"Earl of Charlemont" Wreck - Pioneers MemorialPrint Page Print this page


Photographs supplied by John Cole

A monument commemorates the immigrant survivors from the "Earl of Charlemont" and those who saved them from the shipwreck.

The "Earl of Charlemont" sailed from Liverpool on 13th March, 1853 with 366 passengers plus crew. The Captain was William Gardner - his first port of call in Australia was to be Port Phillip Bay before taking the majority of his passengers to Sydney.

On Saturday 18th June, 1853, the ship was wrecked off Barwon Heads after striking a reef which now bears its name - Charlemont Reef. Not one life was lost. The Board of Inquiry investigating the wreck issued a report, a case was made out but charges were not laid, and severe public criticism followed at the uselessness of officialdom and the enquiry process. Much public sympathy was expressed for the immigrants who had apparently suffered extremely poor conditions during the voyage and had lost their possessions in the wreck.

Geelong people subscribed 1,000 pounds to a fund to assist the passengers. It is socially significant for the descendants of the many immigrants who made it ashore safely, and who have erected a memorial cairn to their forbears on Point Flinders.

A simple cairn, commemorating the pioneering spirit of survivors of the wreck of the Earl of Charlemont 100 years ago, has been unveiled at Barwon Heads (Vic.). Eighty descendants of Josiah Bean who,at the age of 23, survived the wreck, attended the unveiling and, later, a thanksgiving service and family reunion dinner. The unveiling was originally planned to coincide with the centenary of the wreck on June 18, 1953, but it was postponed owing to the death of Josiah Bean's son, Mr. H. J. Bean, who planned the commemoration. The plans were completed by another son, Mr. L. P. R. Bean, of Sydney.The cairn stands on the tall bluff at Barwon Heads, on the sands of which the Earl Charlemont finally went aground. The bronze tablet on the cairn was provided by the descendants of Josiah Bean. At the reunion dinner,a serviette ring made from the timbers of the Earl of Charlemont was presented by Mr. L. P. R. Bean. At the thanksgiving service, the family Bible of JosiahBean and his wife, Priscilla,was used. Essbee (Vic.).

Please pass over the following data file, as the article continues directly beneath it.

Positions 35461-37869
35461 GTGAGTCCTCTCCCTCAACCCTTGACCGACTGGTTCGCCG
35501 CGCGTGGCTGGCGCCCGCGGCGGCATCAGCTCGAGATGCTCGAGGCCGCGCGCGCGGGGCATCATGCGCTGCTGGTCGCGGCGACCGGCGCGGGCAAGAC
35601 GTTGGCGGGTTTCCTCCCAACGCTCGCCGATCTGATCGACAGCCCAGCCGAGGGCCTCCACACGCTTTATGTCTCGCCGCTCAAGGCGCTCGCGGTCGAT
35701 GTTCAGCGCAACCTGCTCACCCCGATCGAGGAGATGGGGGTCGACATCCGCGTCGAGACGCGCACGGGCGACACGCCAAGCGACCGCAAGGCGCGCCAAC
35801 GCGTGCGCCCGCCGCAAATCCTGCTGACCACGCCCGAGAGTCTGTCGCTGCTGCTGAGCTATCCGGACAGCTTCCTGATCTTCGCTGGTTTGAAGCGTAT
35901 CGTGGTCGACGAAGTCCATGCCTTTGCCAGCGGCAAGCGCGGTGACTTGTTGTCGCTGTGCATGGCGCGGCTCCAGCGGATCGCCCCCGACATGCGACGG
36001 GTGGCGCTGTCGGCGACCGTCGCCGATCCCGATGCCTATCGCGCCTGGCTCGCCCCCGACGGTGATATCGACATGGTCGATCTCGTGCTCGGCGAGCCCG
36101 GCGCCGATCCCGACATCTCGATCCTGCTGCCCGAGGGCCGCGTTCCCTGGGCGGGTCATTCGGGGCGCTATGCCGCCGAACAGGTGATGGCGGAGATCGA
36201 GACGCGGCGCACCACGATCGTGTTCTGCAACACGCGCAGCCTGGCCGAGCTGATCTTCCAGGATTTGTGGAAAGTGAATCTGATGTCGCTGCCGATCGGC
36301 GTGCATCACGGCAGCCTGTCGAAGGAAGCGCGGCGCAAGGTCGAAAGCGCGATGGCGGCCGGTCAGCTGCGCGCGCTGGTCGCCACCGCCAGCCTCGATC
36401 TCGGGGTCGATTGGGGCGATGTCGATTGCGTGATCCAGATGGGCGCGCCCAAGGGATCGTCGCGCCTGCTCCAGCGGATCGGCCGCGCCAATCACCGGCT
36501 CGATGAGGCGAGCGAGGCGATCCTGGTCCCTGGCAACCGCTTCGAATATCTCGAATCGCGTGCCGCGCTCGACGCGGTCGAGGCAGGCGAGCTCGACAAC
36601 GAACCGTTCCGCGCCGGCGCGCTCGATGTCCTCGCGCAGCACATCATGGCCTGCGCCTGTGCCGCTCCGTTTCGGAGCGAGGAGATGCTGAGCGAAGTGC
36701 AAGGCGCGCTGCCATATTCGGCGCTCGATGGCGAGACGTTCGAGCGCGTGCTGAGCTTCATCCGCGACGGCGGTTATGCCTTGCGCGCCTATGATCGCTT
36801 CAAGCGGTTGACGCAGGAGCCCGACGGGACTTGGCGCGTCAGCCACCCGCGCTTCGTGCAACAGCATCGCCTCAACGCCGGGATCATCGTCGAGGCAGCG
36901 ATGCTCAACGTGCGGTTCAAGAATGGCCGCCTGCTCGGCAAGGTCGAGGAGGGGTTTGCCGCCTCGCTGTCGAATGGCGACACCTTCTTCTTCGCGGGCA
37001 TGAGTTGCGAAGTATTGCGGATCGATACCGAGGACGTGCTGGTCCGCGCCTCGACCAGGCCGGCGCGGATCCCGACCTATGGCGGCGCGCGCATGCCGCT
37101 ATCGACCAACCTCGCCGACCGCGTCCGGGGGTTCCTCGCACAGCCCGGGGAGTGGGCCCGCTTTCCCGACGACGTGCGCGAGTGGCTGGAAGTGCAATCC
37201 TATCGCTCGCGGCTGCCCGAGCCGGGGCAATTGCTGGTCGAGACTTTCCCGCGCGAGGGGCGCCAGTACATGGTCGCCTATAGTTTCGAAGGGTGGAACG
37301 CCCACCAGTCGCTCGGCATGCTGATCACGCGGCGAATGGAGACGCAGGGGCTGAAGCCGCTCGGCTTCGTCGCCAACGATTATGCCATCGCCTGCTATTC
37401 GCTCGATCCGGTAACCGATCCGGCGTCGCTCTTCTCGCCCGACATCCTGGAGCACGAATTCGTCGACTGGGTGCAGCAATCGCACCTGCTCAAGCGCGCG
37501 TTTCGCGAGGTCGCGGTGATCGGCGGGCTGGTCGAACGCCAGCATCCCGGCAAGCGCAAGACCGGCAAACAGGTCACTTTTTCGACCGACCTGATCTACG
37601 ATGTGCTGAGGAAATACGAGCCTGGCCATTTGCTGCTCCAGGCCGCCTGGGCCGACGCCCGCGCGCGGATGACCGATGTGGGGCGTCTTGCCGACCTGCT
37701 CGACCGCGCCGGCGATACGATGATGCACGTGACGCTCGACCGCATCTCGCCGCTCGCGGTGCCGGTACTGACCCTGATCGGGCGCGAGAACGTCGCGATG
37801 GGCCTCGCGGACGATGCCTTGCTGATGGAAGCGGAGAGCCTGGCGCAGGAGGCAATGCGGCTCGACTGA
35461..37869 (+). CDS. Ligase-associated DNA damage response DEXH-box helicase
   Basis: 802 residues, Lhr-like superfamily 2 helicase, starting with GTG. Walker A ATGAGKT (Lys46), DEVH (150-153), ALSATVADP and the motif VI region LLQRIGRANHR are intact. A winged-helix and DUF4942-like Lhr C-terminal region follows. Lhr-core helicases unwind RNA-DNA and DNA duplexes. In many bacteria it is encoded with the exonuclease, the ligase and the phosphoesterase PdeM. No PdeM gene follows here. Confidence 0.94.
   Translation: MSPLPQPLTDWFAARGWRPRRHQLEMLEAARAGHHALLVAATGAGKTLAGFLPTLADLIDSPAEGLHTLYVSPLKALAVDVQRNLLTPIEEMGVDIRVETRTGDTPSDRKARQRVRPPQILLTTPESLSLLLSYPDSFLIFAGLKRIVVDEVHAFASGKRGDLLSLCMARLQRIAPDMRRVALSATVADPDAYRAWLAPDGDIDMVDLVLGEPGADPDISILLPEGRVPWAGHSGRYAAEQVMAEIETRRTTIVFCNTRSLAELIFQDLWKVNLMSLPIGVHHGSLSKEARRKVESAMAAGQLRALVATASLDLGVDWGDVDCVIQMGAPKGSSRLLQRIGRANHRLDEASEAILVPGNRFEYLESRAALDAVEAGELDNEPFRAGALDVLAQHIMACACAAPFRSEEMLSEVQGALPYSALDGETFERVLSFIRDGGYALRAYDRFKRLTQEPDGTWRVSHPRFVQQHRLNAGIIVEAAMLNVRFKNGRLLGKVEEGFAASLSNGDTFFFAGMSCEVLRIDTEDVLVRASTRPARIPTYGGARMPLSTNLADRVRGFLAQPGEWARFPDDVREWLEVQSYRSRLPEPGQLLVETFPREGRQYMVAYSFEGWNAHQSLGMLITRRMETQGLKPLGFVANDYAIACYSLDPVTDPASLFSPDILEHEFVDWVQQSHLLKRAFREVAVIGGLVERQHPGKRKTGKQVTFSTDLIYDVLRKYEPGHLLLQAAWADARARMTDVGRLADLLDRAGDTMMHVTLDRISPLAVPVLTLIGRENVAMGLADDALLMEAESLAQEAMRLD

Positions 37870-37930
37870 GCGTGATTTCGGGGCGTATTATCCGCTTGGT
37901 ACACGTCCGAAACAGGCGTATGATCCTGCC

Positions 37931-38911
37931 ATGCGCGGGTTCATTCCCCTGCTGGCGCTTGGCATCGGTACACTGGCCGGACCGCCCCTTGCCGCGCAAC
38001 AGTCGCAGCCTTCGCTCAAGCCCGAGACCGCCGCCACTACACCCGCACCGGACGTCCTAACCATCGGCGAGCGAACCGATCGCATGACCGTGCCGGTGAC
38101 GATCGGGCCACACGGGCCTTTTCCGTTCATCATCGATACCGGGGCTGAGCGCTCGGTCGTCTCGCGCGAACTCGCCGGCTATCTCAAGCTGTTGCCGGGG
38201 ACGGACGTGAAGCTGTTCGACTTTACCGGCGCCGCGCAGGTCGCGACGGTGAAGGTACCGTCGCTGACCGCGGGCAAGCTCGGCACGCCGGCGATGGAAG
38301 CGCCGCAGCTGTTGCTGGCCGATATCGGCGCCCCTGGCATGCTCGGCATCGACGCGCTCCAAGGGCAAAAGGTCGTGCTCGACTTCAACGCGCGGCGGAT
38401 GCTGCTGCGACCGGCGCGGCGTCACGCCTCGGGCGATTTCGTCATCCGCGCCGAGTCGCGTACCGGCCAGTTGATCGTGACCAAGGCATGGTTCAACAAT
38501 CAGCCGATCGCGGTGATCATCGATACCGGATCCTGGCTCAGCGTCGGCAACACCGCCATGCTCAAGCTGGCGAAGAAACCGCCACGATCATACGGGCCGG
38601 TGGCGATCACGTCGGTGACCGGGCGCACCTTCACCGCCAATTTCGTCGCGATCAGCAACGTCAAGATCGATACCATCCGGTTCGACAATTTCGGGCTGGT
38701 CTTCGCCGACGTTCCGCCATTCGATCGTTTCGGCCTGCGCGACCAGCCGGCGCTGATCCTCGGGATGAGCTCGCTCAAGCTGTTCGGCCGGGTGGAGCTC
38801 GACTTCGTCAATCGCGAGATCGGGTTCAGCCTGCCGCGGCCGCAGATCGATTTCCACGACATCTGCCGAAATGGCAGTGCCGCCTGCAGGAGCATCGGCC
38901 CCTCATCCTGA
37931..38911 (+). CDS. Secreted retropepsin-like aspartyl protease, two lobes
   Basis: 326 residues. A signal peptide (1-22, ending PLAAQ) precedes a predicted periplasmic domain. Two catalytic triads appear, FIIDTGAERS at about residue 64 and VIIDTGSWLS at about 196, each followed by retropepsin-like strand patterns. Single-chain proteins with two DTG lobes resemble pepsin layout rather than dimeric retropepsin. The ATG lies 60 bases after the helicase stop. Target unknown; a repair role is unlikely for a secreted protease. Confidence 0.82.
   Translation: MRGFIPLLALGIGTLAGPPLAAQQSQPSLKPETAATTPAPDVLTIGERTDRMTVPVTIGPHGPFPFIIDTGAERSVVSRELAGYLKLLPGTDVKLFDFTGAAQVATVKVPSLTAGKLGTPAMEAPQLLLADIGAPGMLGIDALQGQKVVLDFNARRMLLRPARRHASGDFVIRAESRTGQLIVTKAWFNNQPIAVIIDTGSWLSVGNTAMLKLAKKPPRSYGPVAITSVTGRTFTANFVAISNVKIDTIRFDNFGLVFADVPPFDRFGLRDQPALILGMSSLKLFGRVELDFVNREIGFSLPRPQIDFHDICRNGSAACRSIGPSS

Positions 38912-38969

World's News (Sydney), 6 February 1954.


Address:Bluff Road, The Bluff, Barwon Heads, 3227
GPS Coordinates:Lat: -38.289711
Long: 144.498008
Note: GPS Coordinates are approximate.
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Monument Type:Monument
Monument Theme:Disaster
Actual Event Start Date:18-June-1853
Actual Event End Date:18-June-1853


Actual Monument Dedication Date:Saturday 5th December, 1953
Front Inscription

On the 18th June 1853 from the wrecked ship Earl of Charlemont and the breakers below, about 450 persons landed destitute and toiled towards Geelong. One hundred years later these pioneers and those who greatly helped them were remembered here.

The descendants of Josiah Bean, a passenger, dedicated the tablet as a thank offering and the cairn was built by the Council of the Shire of South Barwon.
The memorial was unveiled by the President Cr G. A. Cameron J.P. Nov. 1953.

Plaque :

On Sunday 22 June 2003, several hundred descendants and others, came together in Barwon Heads to commemorate the 150 years since the sinking of the `Earl of Charlemont` and gave thanks to those pioneers who helped build our nation.

The enthusiastic response to the various activities on the special day will ensure that the `Earl of Charlemont` story never fades.

Monument details supplied by Monument Australia - www.monumentaustralia.org.au
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